CEO Update - 5 June 2023

I’m in Boston with over 200 UK companies at the annual BIO International Convention this week. It is great to see such a vibrant and positive UK presence and I’m looking forward to promoting the excellence of our ecosystem on this global stage.

Over the weekend I’ve had the chance to network with other trade associations representing biotech and progressing our global agenda – this year focused on the WHO's pandemic instrument developments and novel pricing mechanisms developing around the world. And it was great to kick off the week at the one nucleus pre BIO networking on Sunday evening.

UK message at BIO

As I’ve chatted with folk I’m sharing this core UK message I will be championing at BIO this week:

The UK is a small full-service ecosystem enough to be exquisitely networked yet large enough to be globally relevant.

This is most easily seen by how the UK came together against COVID-19 producing not only a globally vital vaccine but also generating pivotal trial data and rapid regulatory approval and rapid adoption.

A smaller scale of the same process was visible last week in the package of measures in our government's 'life science moment' responding to some of the key concerns of our sector.

Whilst NASDAQ is asleep London is waking up to life sciences

Something very interesting is happening in London at the moment as a serious structural discussion of where the nation puts its treasure for the next generation is played out in a somewhat hard-to-define discussion on productive finance, pension reform and post-Brexit freedom. Rather than riot about the age to draw a pension, as we’ve seen recently across the channel, the UK government is trying to ensure that money put into pension funds grows and delivers economic growth. The UK’s pension funds are getting larger – and seeing the returns Canadian and Australian equivalents are getting from being experts in illiquid assets like biotech stocks – so are taking another look.

The UK solution to the Silicon Valley Bank crisis was speedy and elegant

...and we now have a global prime bank in HSBC wanting to do more in life sciences. If ever there was a weekend that proved 'that which does not kill you makes you stronger' this April we lived through that near-death experience to come out the other side. We also ensured the voice of the sector was heard on R&D tax credits which remain extremely useful for SMEs in the UK.

Back at home – BIA contributing to the VPAS debate

Today we are publishing a new report Making VPAS fit for the future: the BIA vision, calling for the next Voluntary Pricing and Access Scheme (VPAS) to build on the spirit of partnership between government and the life sciences industry seen during the COVID-19 pandemic.

It identifies the key risk of the UK losing its status as a first launch market for new medicines following a period of post-Brexit political uncertainty and the unprecedented rebate rate for pharmaceutical companies in the current voluntary scheme.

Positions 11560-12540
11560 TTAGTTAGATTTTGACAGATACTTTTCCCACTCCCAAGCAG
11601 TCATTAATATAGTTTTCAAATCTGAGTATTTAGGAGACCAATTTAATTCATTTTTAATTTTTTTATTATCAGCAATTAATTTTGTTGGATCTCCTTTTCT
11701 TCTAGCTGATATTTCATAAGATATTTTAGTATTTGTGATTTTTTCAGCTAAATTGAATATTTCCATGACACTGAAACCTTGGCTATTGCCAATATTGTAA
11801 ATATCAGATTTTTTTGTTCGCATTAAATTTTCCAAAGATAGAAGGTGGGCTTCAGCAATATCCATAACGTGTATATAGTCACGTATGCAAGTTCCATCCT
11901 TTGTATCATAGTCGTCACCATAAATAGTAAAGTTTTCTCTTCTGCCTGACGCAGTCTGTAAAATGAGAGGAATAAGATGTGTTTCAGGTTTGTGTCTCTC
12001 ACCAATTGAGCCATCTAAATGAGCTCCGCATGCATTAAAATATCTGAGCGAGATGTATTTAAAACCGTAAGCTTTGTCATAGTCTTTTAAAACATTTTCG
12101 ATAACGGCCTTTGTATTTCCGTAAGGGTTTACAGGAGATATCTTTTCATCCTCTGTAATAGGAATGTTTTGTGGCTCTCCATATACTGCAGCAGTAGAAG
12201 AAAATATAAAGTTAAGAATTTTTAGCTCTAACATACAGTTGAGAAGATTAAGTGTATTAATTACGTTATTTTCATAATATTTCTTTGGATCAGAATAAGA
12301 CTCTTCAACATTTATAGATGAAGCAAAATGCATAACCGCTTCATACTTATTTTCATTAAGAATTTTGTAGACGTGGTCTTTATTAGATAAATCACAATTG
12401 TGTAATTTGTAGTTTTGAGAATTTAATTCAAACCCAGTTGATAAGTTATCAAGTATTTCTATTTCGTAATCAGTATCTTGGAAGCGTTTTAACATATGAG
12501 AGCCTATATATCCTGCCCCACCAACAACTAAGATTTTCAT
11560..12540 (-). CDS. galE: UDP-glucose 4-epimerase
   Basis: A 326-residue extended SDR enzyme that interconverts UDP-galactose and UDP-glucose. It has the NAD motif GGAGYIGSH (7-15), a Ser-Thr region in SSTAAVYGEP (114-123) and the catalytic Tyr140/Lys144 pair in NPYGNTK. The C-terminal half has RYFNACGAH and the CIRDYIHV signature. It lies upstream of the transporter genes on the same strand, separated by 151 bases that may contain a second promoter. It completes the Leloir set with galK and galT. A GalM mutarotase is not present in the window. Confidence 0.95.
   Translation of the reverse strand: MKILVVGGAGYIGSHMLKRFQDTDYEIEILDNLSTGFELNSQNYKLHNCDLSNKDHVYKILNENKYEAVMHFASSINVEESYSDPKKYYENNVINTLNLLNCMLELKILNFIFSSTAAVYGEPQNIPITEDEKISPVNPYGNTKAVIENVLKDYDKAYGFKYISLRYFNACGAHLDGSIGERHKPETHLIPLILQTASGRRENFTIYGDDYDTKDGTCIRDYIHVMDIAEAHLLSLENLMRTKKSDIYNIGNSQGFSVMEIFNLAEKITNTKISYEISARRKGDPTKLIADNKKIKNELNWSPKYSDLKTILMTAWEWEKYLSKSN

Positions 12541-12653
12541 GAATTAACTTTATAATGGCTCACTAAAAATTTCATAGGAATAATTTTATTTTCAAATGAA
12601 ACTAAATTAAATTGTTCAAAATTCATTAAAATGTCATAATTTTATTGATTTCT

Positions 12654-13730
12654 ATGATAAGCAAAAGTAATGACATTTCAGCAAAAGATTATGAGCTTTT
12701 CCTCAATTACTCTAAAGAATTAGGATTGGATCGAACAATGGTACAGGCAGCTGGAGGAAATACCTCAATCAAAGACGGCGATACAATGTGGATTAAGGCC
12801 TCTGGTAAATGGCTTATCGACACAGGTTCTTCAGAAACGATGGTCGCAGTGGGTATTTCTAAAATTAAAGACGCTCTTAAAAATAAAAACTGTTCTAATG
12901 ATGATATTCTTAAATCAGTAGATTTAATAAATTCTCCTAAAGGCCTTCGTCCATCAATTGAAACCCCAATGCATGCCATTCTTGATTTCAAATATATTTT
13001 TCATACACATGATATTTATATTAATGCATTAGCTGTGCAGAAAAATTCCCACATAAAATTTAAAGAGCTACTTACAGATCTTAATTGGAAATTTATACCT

We call for a reset between government and industry to deliver both taxpayer value and a fair return for innovators. The UK faces a stark choice – to be a welcoming market for innovative global industries that create value for the health system, or a commercial environment solely focused on cost saving, resulting in declining life science investment and reduced access to the next generation of innovative treatments for NHS patients.


Steve Bates Headshot.png



Steve Bates OBE
CEO, BioIndustry Association

More news and updates

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CEO Update - 17 June 2024

Last week saw the key parties launch their general election manifestoes. This week sees a set piece hosting debate with the core parties talking about their approach to science and innovation at a live hustings at the Royal Society.

Life sciences in the public eye: what can we learn from the manifestoes?  

With fewer than twenty days to go and the manifestoes of the main parties now published, the BIA policy team pick apart what each party is pledging for the life science sector.

The evolving life sciences landscape

The life sciences sector in the UK has been the subject of significant attention over recent years. Activity in the sector has been spurred on by a multitude of drivers and its potential has also been frequently highlighted by the UK government.

A high presence of global pharma company CEOs was complemented on the industry side by Dan Mahony, Lisa Anson, CEO of Redx Pharma and myself for the BIA, as well as representation from the ABPI and ABHI. 

On one level, the Council meets to ensure the delivery of the Life Science Vision (now two years old), but it also has a broader agenda to ensure our sector grows and thrives as one of the key pillars of the Government’s strategy for an innovation economy based on the UK being a science superpower. It’s a key moment when our industry and ministers come together to discuss the challenges and opportunities for UK life sciences, ensuring our industry continues to grow in the UK to deliver jobs and innovative new medicines for the NHS.

Dan Mahoney, Chair of BIA and UK Life Sciences Investment Envoy, Nerida Scott, Head of Johnson & Johnson Innovation and BIA Board member, and Steve Bates OBE, CEO of BIA
Left to right: Nerida Scott, Head of Johnson & Johnson Innovation and BIA Board member, Steve Bates OBE, CEO of BIA and Dan Mahoney, Chair of BIA and UK Life Sciences Investment Envoy.


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